Interaction between Ca2+, K+, carbamazepine and zonisamide on hippocampal extracellular glutamate monitored with a microdialysis electrode
Version of Record online: 11 FEB 2009
1998 British Pharmacological Society
British Journal of Pharmacology
Volume 124, Issue 6, pages 1277–1285, July 1998
How to Cite
Okada, M., Kawata, Y., Mizuno, K., Wada, K., Kondo, T. and Kaneko, S. (1998), Interaction between Ca2+, K+, carbamazepine and zonisamide on hippocampal extracellular glutamate monitored with a microdialysis electrode. British Journal of Pharmacology, 124: 1277–1285. doi: 10.1038/sj.bjp.0701941
- Issue online: 11 FEB 2009
- Version of Record online: 11 FEB 2009
- (Received April 14, 1998, Accepted April 16, 1998)
- microdialysis electrode;
- spreading depression;
- 1Multiple components of hippocampal glutamate release were examined by study of Ca2+- and K+-evoked hippocampal extracellular glutamate release using an in vivo microdialysis glutamate biosensor in urethane-anaesthetized rats. In addition, the effects of the antiepileptic drugs, carbamazepine (CBZ) and zonisamide (ZNS) perfused through the probe on glutamate release were assessed.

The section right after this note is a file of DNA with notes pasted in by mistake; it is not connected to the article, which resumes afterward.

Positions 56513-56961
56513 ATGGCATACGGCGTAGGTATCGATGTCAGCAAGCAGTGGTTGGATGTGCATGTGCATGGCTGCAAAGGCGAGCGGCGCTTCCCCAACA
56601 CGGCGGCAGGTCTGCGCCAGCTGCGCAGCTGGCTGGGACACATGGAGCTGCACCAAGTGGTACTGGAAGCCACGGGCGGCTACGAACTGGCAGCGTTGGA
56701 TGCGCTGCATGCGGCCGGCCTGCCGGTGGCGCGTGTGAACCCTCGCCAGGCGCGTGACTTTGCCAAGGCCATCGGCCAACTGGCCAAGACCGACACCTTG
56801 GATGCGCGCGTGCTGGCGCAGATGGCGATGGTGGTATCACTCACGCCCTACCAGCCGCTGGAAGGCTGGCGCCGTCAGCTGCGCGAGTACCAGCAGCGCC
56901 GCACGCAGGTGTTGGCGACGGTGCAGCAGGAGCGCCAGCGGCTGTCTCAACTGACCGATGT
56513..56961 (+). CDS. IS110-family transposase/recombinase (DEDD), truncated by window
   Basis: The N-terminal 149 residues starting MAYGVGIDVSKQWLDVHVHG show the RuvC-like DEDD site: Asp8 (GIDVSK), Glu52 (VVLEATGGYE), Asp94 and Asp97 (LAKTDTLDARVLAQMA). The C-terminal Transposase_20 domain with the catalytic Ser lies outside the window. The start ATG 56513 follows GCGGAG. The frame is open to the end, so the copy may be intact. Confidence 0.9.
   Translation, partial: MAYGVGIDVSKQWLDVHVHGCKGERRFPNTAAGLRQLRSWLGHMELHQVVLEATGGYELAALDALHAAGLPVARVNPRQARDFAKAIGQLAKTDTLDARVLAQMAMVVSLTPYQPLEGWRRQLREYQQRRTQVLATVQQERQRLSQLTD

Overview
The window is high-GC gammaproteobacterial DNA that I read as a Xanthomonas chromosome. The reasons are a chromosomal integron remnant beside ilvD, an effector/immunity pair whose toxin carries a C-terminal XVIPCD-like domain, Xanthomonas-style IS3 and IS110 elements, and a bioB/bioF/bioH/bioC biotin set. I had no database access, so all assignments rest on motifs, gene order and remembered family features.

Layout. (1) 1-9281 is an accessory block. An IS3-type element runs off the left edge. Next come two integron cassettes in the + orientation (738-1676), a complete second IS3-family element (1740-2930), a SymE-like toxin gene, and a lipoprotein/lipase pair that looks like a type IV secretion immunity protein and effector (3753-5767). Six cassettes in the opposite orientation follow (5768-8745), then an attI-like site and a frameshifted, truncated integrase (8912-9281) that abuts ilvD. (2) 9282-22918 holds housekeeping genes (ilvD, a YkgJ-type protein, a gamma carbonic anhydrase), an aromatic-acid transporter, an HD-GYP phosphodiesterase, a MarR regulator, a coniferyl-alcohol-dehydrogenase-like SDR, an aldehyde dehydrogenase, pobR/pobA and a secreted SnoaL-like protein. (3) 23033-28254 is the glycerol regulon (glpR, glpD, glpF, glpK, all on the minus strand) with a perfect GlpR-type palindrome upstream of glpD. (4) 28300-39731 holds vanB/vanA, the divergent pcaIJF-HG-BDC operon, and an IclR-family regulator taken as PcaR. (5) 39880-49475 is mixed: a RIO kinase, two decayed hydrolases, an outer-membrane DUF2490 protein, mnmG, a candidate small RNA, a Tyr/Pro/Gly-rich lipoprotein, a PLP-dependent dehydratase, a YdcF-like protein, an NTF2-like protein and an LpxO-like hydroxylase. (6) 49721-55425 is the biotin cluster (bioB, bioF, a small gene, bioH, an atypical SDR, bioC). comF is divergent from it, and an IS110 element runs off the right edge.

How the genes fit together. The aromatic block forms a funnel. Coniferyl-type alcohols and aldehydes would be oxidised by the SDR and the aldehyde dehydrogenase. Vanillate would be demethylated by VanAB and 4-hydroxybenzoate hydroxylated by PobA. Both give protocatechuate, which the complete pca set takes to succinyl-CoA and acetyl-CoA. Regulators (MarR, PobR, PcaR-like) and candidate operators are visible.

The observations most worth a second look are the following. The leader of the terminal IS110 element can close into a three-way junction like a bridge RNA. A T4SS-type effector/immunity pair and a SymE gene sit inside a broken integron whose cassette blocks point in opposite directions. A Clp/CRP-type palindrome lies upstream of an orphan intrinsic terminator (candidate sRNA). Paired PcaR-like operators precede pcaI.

- 2Basal glutamate levels were below detection limits (∼0.1 μm). An increase in extracellular KCl (from 2.7 to 50 and 100 mm) increased extracellular hippocampal glutamate levels to 9.2±1.4 and 20.0±2.6 μm, respectively, calculated from the area under curve (AUC) for 60 min.
- 3This KCl-evoked glutamate release consisted of three components: an initial transient rise, a late gentle rise, and late multiple phasic transient rises.
- 4An increase in or removal of extracellular CaCl2 levels respectively enhanced and reduced the 50 mm KCl-evoked hippocampal glutamate release (AUC for 60 min) from 9.2±1.4 to 12.4±2.1 and 5.8±0.9 μm.
- 5Perfusion with 100 μm CBZ or 1 mm ZNS inhibited both the 50 mm KCl-evoked hippocampal glutamate release (AUC for 60 min) from 9.2±1.4 to 5.5±1.1 and to 5.8±1.3 μm, respectively, as well as the stimulatory effects of Ca2+ on KCl-evoked hippocampal glutamate release.
- 6These results suggest that both CBZ and ZNS may reduce epileptiform events by inhibiting excitatory glutamatergic transmission.
British Journal of Pharmacology (1998) 124, 1277–1285; doi:10.1038/sj.bjp.0701941